Cities without Suburbs, first published in 1993, has influenced analysis of America’s cities by city planners, scholars, and citizens alike. David Rusk, the former mayor of Albuquerque, argues that America must end the isolation of the central city from the suburbs if it is to solve its urban problems.

Rusk’s analysis, extending back to 1950, covers all metropolitan areas in the United States but focuses on the 137 largest metro areas and their principal central cities. He finds that cities that were trapped within old boundaries during the age of sprawl have suffered severe racial segregation and the emergence of an urban underclass; but cities with annexation powers—termed “elastic” by Rusk—have shared in area-wide development.

The fourth edition updates Rusk’s argument using the 2010 Census and the American Community Survey. It provides new material on the difference between population trends and household trends, the impact of Hispanic immigration, and the potential for city-county consolidation. The fourth edition also brings added emphasis to “elasticity mimics”—a variety of intergovernmental policies that can provide some of the benefits of regional consolidation efforts in situations where annexation and consolidation are impossible.

David Rusk is an independent consultant on urban and suburban policy. He is the author of Baltimore Unbound: A Strategy for Regional Renewal and Inside Game/Outside Game: Winning Strategies for Saving Urban America.


Introduction: Framing the Issue
1. Lessons from Urban America
Lesson 1: The Real City is the Total Metropolitan Area—City and Suburb
Lesson 2: Most of America's Blacks, Hispanics, and Asians Live in Metro Areas
Lesson 3: Since World War II, Most Urban Growth Has Been Low-Density, Suburban Style
Lesson 4: For a City's Population to Grow, the City Must Be Elastic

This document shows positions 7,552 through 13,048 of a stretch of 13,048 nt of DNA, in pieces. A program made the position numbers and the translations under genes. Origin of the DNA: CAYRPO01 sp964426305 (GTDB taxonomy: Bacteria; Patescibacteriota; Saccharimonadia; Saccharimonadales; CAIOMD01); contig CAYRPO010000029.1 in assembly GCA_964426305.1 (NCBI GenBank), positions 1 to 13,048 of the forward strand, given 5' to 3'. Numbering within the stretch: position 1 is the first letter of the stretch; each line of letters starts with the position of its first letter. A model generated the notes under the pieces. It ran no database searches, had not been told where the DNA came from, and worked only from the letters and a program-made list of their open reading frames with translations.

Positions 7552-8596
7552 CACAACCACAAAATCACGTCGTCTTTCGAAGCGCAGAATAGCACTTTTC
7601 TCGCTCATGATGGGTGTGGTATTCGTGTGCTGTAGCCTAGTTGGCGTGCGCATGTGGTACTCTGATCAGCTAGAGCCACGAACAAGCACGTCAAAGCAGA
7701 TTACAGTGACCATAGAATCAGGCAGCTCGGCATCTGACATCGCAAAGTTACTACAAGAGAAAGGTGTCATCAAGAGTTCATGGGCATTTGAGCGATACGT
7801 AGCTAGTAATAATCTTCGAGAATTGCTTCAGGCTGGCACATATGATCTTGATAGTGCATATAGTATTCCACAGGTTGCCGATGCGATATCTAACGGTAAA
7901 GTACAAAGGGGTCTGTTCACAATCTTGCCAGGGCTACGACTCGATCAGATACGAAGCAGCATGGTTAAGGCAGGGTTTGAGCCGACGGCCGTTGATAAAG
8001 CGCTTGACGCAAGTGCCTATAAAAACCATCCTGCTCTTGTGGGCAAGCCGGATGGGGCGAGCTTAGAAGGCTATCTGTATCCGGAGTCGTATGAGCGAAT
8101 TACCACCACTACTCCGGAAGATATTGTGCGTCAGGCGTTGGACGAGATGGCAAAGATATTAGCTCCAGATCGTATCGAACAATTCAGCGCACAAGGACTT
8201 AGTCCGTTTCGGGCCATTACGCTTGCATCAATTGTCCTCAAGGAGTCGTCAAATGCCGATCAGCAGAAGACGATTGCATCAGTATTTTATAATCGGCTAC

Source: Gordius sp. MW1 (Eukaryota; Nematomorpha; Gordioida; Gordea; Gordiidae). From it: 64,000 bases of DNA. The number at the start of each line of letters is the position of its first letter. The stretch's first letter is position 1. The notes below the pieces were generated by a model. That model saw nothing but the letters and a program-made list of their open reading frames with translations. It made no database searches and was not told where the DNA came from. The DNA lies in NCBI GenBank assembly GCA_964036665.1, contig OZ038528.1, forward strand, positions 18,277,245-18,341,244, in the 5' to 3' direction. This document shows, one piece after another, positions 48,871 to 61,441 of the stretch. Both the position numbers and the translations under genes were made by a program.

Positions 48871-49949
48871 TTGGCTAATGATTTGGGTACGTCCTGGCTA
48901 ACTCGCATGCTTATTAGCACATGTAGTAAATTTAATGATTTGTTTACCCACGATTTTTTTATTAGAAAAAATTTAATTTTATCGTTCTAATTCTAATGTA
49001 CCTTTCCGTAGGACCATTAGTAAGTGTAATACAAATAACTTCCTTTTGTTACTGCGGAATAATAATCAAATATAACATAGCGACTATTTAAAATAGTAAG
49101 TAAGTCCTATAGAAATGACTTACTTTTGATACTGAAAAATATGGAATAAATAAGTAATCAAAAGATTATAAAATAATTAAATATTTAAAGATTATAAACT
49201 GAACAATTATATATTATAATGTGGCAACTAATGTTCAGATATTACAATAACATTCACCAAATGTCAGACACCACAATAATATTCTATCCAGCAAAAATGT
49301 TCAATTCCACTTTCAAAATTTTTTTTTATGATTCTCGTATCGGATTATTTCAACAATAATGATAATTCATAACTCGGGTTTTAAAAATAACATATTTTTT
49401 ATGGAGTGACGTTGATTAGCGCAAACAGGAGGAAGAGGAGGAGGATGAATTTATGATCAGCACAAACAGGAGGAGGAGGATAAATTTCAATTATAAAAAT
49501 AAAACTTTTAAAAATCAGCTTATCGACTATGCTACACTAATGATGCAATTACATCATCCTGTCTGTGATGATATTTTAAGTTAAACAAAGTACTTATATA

Lesson 5: Almost All Metro Areas Have Grown
Lesson 6: Low-Density Cities Can Grow through Infill; High-Density Cities Cannot
Lesson 7: Elastic Cities Expand Their City Limits; Inelastic Cities Do Not
Lesson 8: Bad State Laws Can Hobble Cities
Lesson 9: Neighbors Can Trap Cities
Lesson 10: Old Cities Are Complacent; Young Cities Are Ambitious
Lesson 11: Racial Prejudice Has Shaped Growth Patterns
Lesson 12: Elastic Cities "Capture" Suburban Growth; Inelastic Cities "Contribute" to Suburban Population Growth
Lesson 13: Elastic Cities Gain Population; Inelastic Cities Lose Population
Lesson 14: Shrinking Household Size Understates Elastic Cities' Gains while Overstating Inelastic Cities' Losses
Lesson 15: Inelastic Areas Are More Segregated Than Elastic Areas
Lesson 16: Major Immigration Increases Hispanic Segregation
Lesson 17: Highly Racially Segregated Regions Are Also Highly Economically Segregated Regions
Lesson 18: Inelastic Cities Have Wide Income Gaps with Their Suburbs; Elastic Cities Maintain Greater City-Suburb Balance
Lesson 19: Poverty Is More Disproportionately Concentrated in Inelastic Cities Than in Elastic Cities
Lesson 20: Little Boxes Regions Foster Segregation; Big Box Regions Facilitate Integration
Lesson 21: Little Boxes School Districts Foster Segregation; Big Box School Districts Facilitate Integration
Lesson 22: Inelastic Areas Were Harder Hit by Deindustrialization of the American Labor Market
Lesson 23: Elastic Areas Had Faster Rates of Nonfactory Job Creation Than Inelastic Areas
Lesson 24: Elastic Areas Showed Greater Real Income Gains Than Inelastic Areas
Lesson 25: Elastic Cities Have Better Bond Ratings Than Inelastic Cities
Lesson 26: Elastic Areas Have a Higher-Educated Workforce Than Inelastic Areas
2. Characteristics of Metropolitan Areas
The Point of (Almost) No Return
Cities without Suburbs
3. Strategies for Stretching Cities
Three Essential Regional Policies
Metro Government: A Definition
State Government's Crucial Role
Federal Government: Leveling the Playing Field
4. Conclusion
Appendix A: Successful City–County Consolidations
Appendix B: Potential City–County Consolidations


“The evidence that Rusk has marshaled here makes a clear and cogent case that the survival of many American cities depends on making city and suburb one.”—New York Review of Books

“Every mayor, every governor, every county executive, indeed anyone who cares about our great but ailing cities ought to read it.”—Detroit Free Press

“This book is MUST reading. Rusk makes his argument concisely, logically, and forcefully.”—Journal of the American Planning Association